Over the last decade, Brazil has emerged as a major economic player on the world stage. Now the sixth-largest economy, it is estimated to be worth £1.6 trillion, with over £217 billion in international reserves. It is the fastest growing economy in South America boasting a GDP growth of 7.5% in 2010. However, despite the strength of the economy, Brazil ranks a disproportionately low 84th out of 187 countries on the UN’s Human Development Index (HDI) with approximately 16.2 million people living in extreme poverty (earning less than R$70 (£23) per month). The most recent census (2010) revealed that the richest 10% of Brazilians earn thirty-nine times more than the poorest 10%.
Rapid economic growth has undoubtedly been advantageous to many Brazilians and increased access to credit has stimulated the growth of the middle class. Furthermore, Brazil’s inequality rate has dropped to the lowest point since PNAD (Brazil’s National Household Survey) records began in 1967. Nonetheless, with low social mobility and high social inequality, millions remain significantly disadvantaged. The 2010 census revealed that, per month, a quarter of the population were living on an average income of R$188 (£61) and half the population earned under R$375 (£121), constituting 37% and 74% of the minimum wage of R$510 (£164) respectively.
Poverty in Brazil is as diverse as the country’s cultural and demographic landscape. A fundamental distinction exists between rural and urban poverty. Rural poverty has been characterised by the features of so-called ‘old’ poverty – hunger and lack of access to drinkable water, sanitation and basic healthcare. The majority of people living in urban poverty, by contrast, may have access to these basic necessities but are subject to complex social, legal, economic and environmental challenges. Oxfam’s Urban Poverty and Development in the 21st Century report lists some of the key characteristics of urban poverty and vulnerability as:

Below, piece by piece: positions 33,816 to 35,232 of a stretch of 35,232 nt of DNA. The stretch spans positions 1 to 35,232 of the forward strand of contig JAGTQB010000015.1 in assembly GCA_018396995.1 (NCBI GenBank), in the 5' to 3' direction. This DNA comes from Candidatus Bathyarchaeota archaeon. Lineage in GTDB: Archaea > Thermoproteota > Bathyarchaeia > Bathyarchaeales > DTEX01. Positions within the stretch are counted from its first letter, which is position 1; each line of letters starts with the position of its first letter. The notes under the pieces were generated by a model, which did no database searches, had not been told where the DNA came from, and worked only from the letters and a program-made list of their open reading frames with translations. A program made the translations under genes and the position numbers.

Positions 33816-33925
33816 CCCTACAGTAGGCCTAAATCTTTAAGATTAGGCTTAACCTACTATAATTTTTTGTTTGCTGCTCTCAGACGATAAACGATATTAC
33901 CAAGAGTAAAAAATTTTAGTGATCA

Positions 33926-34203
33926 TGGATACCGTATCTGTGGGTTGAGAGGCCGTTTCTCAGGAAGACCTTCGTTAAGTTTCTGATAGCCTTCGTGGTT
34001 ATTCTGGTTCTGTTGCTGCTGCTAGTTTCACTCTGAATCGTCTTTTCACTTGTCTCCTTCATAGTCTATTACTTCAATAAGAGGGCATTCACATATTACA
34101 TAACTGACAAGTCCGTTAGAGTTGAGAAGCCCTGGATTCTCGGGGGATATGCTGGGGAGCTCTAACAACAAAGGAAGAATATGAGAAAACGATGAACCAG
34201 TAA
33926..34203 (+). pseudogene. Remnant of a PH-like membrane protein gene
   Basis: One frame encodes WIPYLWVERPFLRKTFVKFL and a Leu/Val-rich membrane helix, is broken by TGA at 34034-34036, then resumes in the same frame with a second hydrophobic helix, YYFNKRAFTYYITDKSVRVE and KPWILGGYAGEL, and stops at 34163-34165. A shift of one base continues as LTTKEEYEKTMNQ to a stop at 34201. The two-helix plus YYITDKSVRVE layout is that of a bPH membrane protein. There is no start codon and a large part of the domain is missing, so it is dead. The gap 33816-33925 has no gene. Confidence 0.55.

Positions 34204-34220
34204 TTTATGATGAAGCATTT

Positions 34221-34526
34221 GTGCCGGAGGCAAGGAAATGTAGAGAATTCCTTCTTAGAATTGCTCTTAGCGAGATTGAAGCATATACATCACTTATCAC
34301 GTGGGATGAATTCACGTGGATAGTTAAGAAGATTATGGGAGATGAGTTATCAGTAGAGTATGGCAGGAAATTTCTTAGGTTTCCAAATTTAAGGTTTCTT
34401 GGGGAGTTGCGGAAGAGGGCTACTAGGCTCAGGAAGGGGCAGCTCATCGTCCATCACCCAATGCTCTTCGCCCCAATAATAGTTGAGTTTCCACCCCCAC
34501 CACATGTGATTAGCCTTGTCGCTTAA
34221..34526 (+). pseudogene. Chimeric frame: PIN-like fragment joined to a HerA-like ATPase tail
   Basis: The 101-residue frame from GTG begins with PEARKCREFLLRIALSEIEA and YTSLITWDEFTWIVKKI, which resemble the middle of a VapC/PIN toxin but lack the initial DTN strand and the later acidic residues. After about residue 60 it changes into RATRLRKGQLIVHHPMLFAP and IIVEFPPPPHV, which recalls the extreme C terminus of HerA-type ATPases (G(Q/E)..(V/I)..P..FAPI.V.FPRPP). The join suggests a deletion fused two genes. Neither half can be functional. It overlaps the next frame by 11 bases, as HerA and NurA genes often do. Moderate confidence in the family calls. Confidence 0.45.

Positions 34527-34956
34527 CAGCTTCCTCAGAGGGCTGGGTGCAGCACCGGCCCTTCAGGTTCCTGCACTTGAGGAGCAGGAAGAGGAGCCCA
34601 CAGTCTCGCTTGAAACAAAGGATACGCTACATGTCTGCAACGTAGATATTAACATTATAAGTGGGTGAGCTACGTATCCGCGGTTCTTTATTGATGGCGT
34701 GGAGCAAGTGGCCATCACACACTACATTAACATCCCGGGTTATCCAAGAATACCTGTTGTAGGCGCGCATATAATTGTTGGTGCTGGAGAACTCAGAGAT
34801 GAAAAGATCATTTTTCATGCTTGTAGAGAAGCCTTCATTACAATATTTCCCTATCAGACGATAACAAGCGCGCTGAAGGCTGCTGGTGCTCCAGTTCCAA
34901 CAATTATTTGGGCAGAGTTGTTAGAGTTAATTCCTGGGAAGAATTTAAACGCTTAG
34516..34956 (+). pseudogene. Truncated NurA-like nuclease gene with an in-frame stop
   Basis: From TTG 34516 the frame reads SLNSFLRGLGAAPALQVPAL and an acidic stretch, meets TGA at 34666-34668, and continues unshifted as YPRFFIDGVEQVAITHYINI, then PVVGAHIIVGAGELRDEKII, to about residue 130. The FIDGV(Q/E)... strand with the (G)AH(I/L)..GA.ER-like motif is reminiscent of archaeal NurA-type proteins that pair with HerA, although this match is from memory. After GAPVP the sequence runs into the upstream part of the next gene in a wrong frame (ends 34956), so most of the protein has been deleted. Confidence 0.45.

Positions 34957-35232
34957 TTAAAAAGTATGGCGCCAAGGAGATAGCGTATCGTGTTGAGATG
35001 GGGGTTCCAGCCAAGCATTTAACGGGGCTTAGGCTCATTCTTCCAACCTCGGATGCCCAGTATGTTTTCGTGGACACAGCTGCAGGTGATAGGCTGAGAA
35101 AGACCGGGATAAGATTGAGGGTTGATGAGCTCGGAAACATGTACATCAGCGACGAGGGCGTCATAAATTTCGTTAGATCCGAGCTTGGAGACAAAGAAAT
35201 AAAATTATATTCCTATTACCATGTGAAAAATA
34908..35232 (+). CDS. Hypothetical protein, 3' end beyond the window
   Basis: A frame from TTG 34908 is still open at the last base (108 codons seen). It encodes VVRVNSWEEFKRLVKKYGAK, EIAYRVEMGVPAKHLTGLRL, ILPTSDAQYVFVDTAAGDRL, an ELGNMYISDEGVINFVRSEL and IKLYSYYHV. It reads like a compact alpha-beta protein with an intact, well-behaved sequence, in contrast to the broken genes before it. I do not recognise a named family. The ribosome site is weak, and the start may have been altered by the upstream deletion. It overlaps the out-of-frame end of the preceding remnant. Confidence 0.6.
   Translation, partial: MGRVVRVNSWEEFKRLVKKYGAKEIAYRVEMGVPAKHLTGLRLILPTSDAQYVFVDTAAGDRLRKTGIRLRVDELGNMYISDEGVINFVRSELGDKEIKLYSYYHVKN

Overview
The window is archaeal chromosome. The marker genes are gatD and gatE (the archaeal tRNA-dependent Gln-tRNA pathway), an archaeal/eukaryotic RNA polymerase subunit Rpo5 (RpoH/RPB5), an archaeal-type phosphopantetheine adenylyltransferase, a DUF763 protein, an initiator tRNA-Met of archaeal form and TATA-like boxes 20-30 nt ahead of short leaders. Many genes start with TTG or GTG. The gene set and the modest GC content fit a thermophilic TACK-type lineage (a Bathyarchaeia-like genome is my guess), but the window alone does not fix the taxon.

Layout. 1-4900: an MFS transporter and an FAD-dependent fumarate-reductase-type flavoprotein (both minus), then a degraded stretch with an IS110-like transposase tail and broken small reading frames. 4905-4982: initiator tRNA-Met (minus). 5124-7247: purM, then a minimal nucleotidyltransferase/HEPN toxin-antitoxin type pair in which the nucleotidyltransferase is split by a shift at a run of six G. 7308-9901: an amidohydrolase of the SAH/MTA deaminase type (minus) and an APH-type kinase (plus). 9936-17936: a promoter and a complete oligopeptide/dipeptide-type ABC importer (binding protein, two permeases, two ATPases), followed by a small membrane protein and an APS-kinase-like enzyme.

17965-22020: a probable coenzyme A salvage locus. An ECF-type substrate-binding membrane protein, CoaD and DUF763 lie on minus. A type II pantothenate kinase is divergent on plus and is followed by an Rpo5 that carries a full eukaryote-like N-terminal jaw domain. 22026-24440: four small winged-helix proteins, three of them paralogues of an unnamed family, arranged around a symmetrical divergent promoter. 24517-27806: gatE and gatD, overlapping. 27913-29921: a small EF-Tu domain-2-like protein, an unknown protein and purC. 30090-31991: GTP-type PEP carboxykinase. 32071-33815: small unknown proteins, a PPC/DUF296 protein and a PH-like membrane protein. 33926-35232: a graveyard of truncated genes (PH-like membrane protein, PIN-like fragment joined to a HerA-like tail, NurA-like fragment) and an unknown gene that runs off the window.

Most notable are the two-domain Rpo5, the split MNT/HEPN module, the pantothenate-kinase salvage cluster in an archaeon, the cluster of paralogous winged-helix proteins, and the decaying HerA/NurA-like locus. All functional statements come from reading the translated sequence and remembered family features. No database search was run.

• Reliance on a monetised economy
• Reliance on the informal economy
• Inadequate housing
• Insecurity of tenure
• Lack of access to basic services
• Vulnerability to disease
• Environmental hazards
• Social fragmentation
• Exposure to violence and crime
However, urban poverty cannot be defined simply as a combination of these characteristics. It is better understood as a dynamic condition of vulnerability and exposure to social, economic, institutional and personal exclusion, hazard and risk.
Brazil’s national poverty reduction strategy has had considerable success. Its Fome Zero programme has helped to reduce hunger in the country by more than a third. The more recent Bolsa Familia, now being extended to the Brasil Sem Miseria programme, is a social assistance programme which provides payment to families on the condition that their children attend school and medical check-ups regularly and receive vaccinations. The welfare scheme has benefited 12.4 million households and become adopted as a development model in other countries.
Whilst state-led programmes have accomplished a great deal, the government is by no means the only stakeholder engaged in tackling exclusion and inequality. Voluntary organisations, foundations and enterprises play a fundamental role in the social economy addressing these issues through the effective generation of social capital – aspects of social organisation which promote mutual benefit, social inclusion and equality of opportunity. One arena where this contribution is critical is youth unemployment